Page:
A couple of years ago I was approached by a community archaeological project at Hinderwell, nr Whitby. They had acquired a magnetometer and resistivity meter through grant funding, but despite paying substantial sums for training, had been unable to get consistent and ongoing support in the techniques of geophysical survey. Now with their funding ending, they were between a rock and a hard place, instruments worth £20,000, and a lack of expertise in how to use them, or process the data.
After an initial paid series of workshops, getting them upto speed on survey techniques, and introducing them to Snuffler the open source software, I came to an informal arrangement to offer my ongoing services for free, in return they would allow me the use of their instruments to carry out work on my own site.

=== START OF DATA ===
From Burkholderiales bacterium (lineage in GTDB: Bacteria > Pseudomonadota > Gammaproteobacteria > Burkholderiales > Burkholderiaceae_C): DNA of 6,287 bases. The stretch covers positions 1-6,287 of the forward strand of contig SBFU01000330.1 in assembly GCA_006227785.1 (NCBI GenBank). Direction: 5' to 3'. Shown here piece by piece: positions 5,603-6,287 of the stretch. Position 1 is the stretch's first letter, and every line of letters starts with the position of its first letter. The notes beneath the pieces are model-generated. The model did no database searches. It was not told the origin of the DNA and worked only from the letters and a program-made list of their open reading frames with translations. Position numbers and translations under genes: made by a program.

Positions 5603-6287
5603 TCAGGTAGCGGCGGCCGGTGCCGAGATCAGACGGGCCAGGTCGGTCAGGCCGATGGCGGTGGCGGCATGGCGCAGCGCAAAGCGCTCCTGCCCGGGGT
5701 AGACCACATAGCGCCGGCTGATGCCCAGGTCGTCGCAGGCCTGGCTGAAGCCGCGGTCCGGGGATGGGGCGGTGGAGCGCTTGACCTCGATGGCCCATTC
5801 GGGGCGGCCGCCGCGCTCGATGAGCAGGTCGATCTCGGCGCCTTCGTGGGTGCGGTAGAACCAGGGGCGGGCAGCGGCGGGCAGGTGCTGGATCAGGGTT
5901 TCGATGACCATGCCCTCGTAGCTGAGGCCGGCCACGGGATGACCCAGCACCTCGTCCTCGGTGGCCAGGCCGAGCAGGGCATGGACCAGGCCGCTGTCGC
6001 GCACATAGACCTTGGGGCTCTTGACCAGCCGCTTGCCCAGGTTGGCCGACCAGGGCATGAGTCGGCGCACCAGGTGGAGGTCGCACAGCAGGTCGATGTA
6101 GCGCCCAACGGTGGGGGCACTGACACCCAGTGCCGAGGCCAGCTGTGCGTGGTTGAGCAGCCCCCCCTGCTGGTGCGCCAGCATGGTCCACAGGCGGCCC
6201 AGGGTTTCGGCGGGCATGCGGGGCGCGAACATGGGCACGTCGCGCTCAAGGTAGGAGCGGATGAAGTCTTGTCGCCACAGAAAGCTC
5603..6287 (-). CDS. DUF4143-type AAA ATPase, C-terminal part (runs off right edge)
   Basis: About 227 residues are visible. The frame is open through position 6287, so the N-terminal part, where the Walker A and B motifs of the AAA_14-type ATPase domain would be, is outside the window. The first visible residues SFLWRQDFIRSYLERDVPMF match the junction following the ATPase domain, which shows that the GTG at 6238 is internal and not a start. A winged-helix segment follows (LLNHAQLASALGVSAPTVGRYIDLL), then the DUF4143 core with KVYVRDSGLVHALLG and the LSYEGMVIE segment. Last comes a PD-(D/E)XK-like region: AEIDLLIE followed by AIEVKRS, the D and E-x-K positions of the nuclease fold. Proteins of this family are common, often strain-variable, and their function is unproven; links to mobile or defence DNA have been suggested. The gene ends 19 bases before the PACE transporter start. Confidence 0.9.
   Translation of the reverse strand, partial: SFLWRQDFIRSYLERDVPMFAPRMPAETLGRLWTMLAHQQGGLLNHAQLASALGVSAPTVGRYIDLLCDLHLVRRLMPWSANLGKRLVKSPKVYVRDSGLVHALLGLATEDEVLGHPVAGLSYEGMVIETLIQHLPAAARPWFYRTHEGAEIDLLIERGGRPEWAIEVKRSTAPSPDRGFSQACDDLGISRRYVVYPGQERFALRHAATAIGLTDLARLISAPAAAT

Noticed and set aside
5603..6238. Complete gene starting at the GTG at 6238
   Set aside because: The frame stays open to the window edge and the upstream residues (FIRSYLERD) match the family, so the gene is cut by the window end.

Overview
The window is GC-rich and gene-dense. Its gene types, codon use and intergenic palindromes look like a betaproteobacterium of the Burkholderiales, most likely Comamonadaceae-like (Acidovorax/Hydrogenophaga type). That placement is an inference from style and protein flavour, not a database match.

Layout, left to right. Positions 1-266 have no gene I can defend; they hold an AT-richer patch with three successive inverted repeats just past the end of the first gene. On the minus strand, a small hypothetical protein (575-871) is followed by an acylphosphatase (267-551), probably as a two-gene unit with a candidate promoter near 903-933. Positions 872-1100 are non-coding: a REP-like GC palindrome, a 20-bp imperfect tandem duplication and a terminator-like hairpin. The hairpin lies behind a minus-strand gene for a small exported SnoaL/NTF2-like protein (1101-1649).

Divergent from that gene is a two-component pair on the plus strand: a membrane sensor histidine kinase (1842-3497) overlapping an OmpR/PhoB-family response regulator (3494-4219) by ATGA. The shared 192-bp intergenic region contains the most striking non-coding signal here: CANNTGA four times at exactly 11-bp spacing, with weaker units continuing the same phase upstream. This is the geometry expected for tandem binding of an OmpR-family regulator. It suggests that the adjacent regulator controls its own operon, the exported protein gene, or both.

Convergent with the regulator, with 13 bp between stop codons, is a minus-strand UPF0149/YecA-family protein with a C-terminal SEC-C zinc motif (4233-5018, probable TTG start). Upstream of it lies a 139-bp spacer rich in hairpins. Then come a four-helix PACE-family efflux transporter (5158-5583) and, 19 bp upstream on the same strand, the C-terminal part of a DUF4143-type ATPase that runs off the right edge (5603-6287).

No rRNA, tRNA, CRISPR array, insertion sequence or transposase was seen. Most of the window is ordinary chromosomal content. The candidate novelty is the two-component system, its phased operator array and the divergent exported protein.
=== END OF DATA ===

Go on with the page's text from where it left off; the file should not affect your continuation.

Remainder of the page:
The Mid Tees Research Project is a direct result of the generosity of Anthea Ellis and the management team at the Jet Coast Development Trust, in agreeing me extended use of their equipment, whilst in return I would ensure that their fieldwork group is fully supported in carrying out their own geophysical research and analysis.
A classic example of quid pro quo, and in my opinion, the only way forward for research archaeology, namely the sharing of scarce resources, whether human or technical.
Welcome to the Mid Tees Research Project website.
Thank you for your patience.